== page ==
The two postdocs soon joined forces to produce a collaborative study. 

“I think I underestimated the time needed to produce a jellyfish taxonomic paper,” laughs Dr. Verhaegen. “Most of the original descriptions of Antarctic jellies date back to the so-called Heroic Age of Antarctic Exploration in the early 20th century, and are written in English, French, and German. Furthermore, due to the high-water content of jellies, it is extremely difficult to fix and preserve them in formalin or ethanol. We therefore could not compare our specimens to physical specimens preserved in museums but had to rely on the century old descriptions and drawings. Luckily, we were in good hands with my project host, Dr. Dhugal Lindsay, senior scientist at JAMSTEC, a jellyfish taxonomist expert, and last author of our paper”.

Filming creatures in their natural environment can yield valuable information on their trophic interactions with other organisms. For example, this picture of a Diplulmaris antarctica jellyfish shows it feeds on comb jellies, with a Beroe present in its stomach, whereas numerous hyperiid amphipods (small parasitic crustaceans) are observed scattered around on the bell of the jellyfish. Photo by Dr. Emiliano Cimoli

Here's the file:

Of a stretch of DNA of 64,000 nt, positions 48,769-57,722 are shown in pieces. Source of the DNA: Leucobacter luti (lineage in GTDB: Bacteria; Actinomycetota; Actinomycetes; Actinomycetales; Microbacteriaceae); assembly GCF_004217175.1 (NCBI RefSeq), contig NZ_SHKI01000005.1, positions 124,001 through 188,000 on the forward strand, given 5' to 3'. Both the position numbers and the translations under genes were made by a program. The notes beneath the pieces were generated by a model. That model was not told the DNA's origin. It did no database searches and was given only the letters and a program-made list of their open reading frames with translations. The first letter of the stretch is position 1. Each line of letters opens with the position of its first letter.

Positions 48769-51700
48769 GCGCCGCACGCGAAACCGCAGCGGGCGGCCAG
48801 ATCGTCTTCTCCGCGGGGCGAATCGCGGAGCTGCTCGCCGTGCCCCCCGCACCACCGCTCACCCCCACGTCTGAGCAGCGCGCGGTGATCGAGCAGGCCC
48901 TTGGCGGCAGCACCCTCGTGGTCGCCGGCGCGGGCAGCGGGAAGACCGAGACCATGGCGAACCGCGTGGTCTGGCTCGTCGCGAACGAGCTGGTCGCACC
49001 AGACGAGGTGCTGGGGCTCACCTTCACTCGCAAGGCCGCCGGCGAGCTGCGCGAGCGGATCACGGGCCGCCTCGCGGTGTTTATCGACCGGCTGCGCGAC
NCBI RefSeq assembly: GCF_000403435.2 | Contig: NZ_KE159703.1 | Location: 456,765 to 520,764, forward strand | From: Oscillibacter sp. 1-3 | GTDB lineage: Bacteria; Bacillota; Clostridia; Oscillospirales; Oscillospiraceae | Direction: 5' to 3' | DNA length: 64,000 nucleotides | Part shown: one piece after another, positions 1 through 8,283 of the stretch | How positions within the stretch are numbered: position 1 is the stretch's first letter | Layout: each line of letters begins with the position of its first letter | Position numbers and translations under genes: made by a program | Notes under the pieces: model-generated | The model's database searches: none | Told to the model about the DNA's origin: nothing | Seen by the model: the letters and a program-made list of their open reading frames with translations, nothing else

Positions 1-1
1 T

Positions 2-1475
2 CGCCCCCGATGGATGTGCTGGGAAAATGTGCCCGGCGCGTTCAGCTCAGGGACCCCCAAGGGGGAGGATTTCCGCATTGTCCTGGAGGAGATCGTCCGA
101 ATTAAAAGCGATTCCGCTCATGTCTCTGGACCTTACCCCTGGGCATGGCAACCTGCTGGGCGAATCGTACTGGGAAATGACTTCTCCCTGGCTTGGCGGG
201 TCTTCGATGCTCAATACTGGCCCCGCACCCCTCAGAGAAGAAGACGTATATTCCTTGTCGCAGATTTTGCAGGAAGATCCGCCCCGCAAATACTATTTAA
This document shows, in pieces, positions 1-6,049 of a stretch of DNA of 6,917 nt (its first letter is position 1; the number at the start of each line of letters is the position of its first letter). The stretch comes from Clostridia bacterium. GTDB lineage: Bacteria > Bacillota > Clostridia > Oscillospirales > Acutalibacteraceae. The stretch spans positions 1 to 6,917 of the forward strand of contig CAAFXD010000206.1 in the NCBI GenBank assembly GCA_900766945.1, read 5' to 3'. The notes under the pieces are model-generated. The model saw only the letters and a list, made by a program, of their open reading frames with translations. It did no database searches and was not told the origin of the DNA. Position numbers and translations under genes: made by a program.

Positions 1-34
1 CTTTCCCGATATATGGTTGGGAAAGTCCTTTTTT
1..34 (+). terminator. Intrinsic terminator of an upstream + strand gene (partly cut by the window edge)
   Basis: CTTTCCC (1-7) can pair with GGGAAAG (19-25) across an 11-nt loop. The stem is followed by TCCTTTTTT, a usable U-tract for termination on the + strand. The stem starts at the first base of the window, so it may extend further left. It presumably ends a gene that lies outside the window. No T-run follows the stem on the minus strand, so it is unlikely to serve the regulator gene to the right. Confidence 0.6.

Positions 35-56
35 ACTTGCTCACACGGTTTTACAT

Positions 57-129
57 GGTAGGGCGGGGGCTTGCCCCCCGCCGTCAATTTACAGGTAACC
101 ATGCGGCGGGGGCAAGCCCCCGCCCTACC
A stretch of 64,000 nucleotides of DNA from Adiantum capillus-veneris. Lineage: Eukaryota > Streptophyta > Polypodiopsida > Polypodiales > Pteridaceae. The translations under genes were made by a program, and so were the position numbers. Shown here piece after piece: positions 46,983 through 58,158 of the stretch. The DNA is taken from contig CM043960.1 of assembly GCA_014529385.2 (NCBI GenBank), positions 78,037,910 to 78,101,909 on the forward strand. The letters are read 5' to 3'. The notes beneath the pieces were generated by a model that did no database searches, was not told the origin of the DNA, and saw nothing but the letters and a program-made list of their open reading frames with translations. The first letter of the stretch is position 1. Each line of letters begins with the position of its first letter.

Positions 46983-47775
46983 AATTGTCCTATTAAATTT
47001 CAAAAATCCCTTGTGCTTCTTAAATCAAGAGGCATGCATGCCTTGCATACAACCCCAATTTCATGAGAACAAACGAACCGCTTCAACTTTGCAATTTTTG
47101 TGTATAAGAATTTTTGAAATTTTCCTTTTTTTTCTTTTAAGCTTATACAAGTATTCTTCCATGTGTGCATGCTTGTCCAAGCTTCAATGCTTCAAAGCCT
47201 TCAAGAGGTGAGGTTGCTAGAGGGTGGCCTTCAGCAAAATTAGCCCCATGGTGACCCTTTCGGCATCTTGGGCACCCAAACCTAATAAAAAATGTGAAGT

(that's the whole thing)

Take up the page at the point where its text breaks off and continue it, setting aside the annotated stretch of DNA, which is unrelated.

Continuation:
Despite the small geographical and temporal scale of this study, which was published in the open-access Biodiversity Data Journal, a total of 12 species were reported, with two jellyfish and three comb jellies likely representing undescribed species.

Besides revealing new morphological traits for every species, including some behavior and trophic traits, this study was also the first to include a training image set for video annotation of Antarctic jellyfish through machine learning. 

“Machine learning is being applied to numerous fields nowadays, from voice recognition software and translation through to detection of typhoon formation,” comments Dr. Lindsay.

“In marine biology, annotating species from underwater videos can be both time-consuming and financially costly, with very few experts able to give names to the high diversity of species invariably encountered. Machine learning techniques could help solve these issues by enabling automatic first-pass annotation of videos. However, taxonomically accurate image-based datasets are needed to train these learning algorithms, and this study is a valuable first step.”

Watch the video “Life Beneath the Ice” by Dr. Emiliano Cimoli on YouTube and Vimeo.

Original source

Verhaegen, G., Cimoli, E., & Lindsay, D. J. (2021). Life beneath the ice: jellyfish and ctenophores from the Ross Sea, Antarctica, with an image- based training set for machine learning. Biodiversity Data Journal, 9, e69374. https://doi.org/10.3897/BDJ.9.e69374